The Best Instagram Spots in Paris
Paris is a city filled with amazing symmetries and the way things line up can be quite surprising.
Once a month, we’re going to be giving our readers a quick cheat sheet to some of the best spots for photos in destinations around the world. Sometimes they’ll be from our own writers and photographers, often we’ll highlight the work of others, but no matter what, you’ll now be able to spend less time trying to get that iconic shot, and more enjoying the place you’re visiting. (For last month’s iteration on Mexico City, click here.) The list is by no means exhaustive, but it’s certainly a great place to start.
Paris is a city filled with amazing symmetries and the way things line up can be quite surprising. One of my favorite views is through the clock face at the Musée d’Orsay looking out across the city at Sacré Coeur. On the museum’s fifth floor, on your way past the Café Campana, as you walk up the ramp toward the Impressionists, look to the left, and there it is. -CD
Paris has three of my favorite, most photography-friendly staircases in the world. And all three can be found in smaller house museums that are often only visited by tourists on their second or third time in Paris. The first is that found in the Musée Gustave Moreau which houses vivid works by the painter as well as this staircase. -WO
The second can be found in the Musée Nissim de Camondo, the Belle Époque mansion of one of the Camondo heirs. It is an opulent testament to the Jewish family’s taste-making and societal status, but also a sad reminder of the family’s fate during Nazi occupation. -WO
The third and final staircase was designed by Henri Parent (after losing out on what became the Palais Garnier) for Édouard André and Nélie Jacquemart Musée Jacquemart-André in their over-the-top mansion that housed their famed art collection. -WO
The two grand fountains in Place de la Concorde are less photographed than the spectacular gold-tipped Egyptian obelisk at its center, but their over-the-top 19th century extravagance always fascinates me. Dedicated in 1840, their allegorical figures are meant to represent rivers and seas. -CD
Sometimes all that glitters is gold. That is certainly the case with the over the top Palais Garnier, which you can tour. (It has an excellent audio guide.) -WO
The outdoor cafés of Paris are famous, but what they look like indoors can be even more interesting. This is one of my favorites, the Café Brasserie Les Deux Palais on the Île de la Cité, which is very convenient for anyone visiting Notre Dame Cathedral (now under repair) or that other Gothic gem, La Sainte-Chapelle.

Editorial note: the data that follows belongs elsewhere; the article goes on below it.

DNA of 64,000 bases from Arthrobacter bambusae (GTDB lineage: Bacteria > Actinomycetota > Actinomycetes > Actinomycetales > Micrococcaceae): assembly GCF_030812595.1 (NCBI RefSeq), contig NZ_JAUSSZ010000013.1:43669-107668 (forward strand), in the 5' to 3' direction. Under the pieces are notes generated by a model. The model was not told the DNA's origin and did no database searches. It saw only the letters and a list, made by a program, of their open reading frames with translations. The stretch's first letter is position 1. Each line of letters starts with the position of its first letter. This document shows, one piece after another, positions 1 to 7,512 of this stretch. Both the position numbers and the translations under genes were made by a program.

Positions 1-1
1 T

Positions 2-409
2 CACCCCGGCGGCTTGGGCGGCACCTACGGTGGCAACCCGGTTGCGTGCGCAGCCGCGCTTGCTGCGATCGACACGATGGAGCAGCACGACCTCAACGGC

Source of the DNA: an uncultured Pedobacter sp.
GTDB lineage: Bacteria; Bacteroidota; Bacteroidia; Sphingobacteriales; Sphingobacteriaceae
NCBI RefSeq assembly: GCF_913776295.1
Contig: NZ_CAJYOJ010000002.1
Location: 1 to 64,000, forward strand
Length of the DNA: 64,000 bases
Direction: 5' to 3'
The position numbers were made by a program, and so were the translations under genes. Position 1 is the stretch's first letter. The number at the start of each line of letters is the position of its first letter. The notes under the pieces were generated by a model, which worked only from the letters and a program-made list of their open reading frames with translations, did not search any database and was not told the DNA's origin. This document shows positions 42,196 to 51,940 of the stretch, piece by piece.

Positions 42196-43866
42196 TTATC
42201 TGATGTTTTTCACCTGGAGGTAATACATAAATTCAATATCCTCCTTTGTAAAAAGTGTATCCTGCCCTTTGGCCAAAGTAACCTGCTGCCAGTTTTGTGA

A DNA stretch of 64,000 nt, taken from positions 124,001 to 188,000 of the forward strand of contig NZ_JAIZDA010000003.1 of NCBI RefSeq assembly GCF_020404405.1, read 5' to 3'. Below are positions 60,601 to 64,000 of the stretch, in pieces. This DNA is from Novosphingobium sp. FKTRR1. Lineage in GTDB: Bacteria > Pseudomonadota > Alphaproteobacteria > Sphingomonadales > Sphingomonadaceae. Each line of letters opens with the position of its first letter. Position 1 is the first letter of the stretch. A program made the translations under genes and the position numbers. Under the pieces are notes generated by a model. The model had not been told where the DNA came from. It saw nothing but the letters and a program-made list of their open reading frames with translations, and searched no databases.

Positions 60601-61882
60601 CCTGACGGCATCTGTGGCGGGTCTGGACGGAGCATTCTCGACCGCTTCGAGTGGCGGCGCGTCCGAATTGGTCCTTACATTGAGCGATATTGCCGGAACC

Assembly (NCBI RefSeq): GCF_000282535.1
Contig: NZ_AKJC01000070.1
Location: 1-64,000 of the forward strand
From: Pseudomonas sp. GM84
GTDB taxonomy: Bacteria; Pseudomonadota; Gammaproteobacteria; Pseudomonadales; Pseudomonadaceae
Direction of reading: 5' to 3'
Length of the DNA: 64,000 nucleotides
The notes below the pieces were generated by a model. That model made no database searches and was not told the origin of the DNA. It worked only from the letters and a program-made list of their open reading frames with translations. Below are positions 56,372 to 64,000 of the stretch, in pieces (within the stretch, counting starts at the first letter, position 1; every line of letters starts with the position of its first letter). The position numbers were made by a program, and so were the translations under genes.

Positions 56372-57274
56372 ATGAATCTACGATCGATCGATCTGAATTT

Dawn and dusk are golden hours in Paris and the sunsets can be spectacular, especially in the long days of late spring and early summer. This photograph of the Louvre Pyramid was taken at 8:30 p.m. on May 20 last year. The perspective is also interesting for what you don't see: the Tuileries Palace that used to complete the Louvre complex. An architectural ghost burned down in 1871, it explains much about the city's plan and its past. -CD
The new moon in the twilight won’t always be an easy shot, but the mansard roofs and chimneys of Paris offer endless possibilities. These are on Rue Jouffroy d’Abbans in the 17th arrondissement with the added flourish of the dome on the spectacular set of Art Nouveau buildings designed by Théo Petit in 1906. -CD
It may come as a surprise in a city full of so many iconic churches, but one of the most beautiful (and tranquil) spaces in all of Paris can be found at the Grand Mosque of Paris. Oh, and it’s great for photographs as well. -WO
For those more into 20th century architecture, and looking to escape the classic Versailles photos, nearby is one of the more iconic Post-Modern works by Catalan architect Ricardo Bofill, Les Arcades du Lac. Built as public housing, they can stand on their own, or make for a pretty cool backdrop. -WO
This Eiffel Tower view looking down Rue Saint-Dominique from Boulevard de la Tour-Maubourg is one of the most irresistible clichés in Paris. Why fight it? What makes a difference is the light, and of course around Christmas there are the decorations.
And next time, you can follow our other guide on Paris from above.